10 Common Chinese Translation Particularities to Consider

When you go to translate your documents into Chinese, it’s important to understand the difficulties that exist. As you prepare to have your documents translated, keep in mind the pitfalls and challenges you might face in order to improve your Chinese translations. Doing so will help you arrive at a much higher quality document than simply attempting a literal translation.

10 Common Chinese Translation Particularities to Consider

#1 – Chinese Translation: Chinese Doesn’t Have an Alphabet

English has 26 letters, and those letters are the building blocks of every single word you’ll ever need to write. Not so in Chinese. It’s difficult to know where to start learning Chinese because there is no alphabet, which can make the process of translation and learning very difficult.

#2 – Chinese Translation: Cognates Don’t Exist

One thing that makes Chinese so difficult to translate into is that there aren’t any cognates. Cognates are words that sound like English but are in another language. For instance, horrible (pronounced or-REE-blay) is “horrible” in Spanish. It looks just like the world horrible, and even when it’s spoken it sounds similar. None of those words exist in Chinese, so it’s much more difficult to figure out.

#3 – Chinese Translation: The Sheer Volume of Characters

Forget the fact that characters are nothing like an alphabet. Even if they were, there are way more characters in Chinese than there are letters in English. In fact, Chinese consists of over 3,000 characters.

#4 – Chinese Translation: It’s All About Context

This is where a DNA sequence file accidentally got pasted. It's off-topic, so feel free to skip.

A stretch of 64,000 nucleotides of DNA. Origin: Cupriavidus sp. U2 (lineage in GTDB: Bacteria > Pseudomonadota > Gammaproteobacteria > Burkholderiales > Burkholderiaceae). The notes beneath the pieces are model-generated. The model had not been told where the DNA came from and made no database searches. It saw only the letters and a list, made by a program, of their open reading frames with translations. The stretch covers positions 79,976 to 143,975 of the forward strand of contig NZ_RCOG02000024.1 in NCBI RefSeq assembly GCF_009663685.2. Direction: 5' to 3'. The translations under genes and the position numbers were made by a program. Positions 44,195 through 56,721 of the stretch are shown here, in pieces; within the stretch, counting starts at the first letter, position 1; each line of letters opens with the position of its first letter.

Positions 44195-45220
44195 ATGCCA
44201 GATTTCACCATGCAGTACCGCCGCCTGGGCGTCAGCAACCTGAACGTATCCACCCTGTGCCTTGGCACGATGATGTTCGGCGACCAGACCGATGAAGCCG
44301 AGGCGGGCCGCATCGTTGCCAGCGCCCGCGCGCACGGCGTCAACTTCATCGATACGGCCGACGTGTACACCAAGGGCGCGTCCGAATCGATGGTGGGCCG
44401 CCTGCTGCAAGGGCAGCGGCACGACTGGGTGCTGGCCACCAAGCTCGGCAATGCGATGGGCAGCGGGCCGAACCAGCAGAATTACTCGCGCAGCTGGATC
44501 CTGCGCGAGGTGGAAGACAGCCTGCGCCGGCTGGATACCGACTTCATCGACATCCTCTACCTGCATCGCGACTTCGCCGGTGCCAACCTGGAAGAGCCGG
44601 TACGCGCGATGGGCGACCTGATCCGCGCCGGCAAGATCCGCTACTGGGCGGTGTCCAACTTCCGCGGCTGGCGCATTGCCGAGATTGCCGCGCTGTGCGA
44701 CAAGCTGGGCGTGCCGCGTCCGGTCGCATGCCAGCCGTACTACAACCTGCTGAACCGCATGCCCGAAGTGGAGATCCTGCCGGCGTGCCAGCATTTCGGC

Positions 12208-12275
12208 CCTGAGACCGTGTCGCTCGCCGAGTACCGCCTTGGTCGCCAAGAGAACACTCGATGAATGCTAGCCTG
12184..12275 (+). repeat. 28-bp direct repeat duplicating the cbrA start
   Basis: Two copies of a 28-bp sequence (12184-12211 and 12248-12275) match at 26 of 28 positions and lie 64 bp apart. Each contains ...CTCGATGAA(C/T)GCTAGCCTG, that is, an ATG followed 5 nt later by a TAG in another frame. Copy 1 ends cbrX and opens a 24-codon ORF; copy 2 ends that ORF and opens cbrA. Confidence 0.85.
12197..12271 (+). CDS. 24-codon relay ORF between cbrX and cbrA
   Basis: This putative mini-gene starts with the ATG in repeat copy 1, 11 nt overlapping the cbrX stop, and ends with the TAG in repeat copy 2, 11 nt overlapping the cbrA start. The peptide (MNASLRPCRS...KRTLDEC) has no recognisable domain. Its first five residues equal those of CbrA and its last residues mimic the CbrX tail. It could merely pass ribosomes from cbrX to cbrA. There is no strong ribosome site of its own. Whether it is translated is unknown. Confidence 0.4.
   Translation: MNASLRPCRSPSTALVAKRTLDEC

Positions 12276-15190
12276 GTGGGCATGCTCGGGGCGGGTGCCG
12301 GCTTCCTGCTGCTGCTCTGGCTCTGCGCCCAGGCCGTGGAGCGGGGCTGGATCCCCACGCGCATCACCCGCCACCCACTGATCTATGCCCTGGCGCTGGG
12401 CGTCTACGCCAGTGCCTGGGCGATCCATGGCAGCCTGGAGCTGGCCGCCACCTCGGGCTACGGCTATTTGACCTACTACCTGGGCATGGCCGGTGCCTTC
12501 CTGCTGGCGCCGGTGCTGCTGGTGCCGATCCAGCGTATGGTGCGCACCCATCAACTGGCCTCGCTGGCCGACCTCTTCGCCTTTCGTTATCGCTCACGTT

Apple means apple no matter what you’re saying in English. However, a character or combination of characters might mean one thing given a certain context and a completely different thing given a different set of surrounding characters. Meaning changes depending on context, so interpretation can be very tricky.

#5 – Chinese Translation: Location, Location, Location

To make matters even more complex, the variant of Chinese you’ll speak and write depends largely on the location of your audience. In some areas, they read and write in Traditional Chinese, in others Simplified Chinese, and in others, there are even variants customized for a particular location.

#6 – Chinese Translation: There’s Ambiguity Everywhere

Because Chinese is so context-dependent, there’s a lot of ambiguity. It’s difficult to know how to translate anything because so little about the language is consistent between one context and another.

#7 – Chinese Translation: There’s No Tense

Chinese has no tense, and it relies on small characters in order for tense to be understood. In other words past, present, and future tense only exist if certain characters are added.

#8 – Chinese Translation: The Word Ordering is Unique

The order of words in English is completely different than the order of words in Chinese, so even if you were able to literally translate your copy word for word, it would sound ridiculous or have no meaning at all.

#9 – Chinese Translation: The Sheer Complexity of the Language

The language itself is incredibly complex. Even native speakers have a hard time learning to write in Chinese, and the dictionary is so ambiguous that even native speakers have trouble navigating it.

#10 – Chinese Translation: Chinese is Two-Dimensional

Chinese doesn’t just go in one direction when written. It’s two-dimensional, which adds another layer of complexity to it – literally. As you can see, Chinese is an incredibly complex language. It’s important to work with a transcreation service so your translations are accurate and meaningful when published in Chinese.

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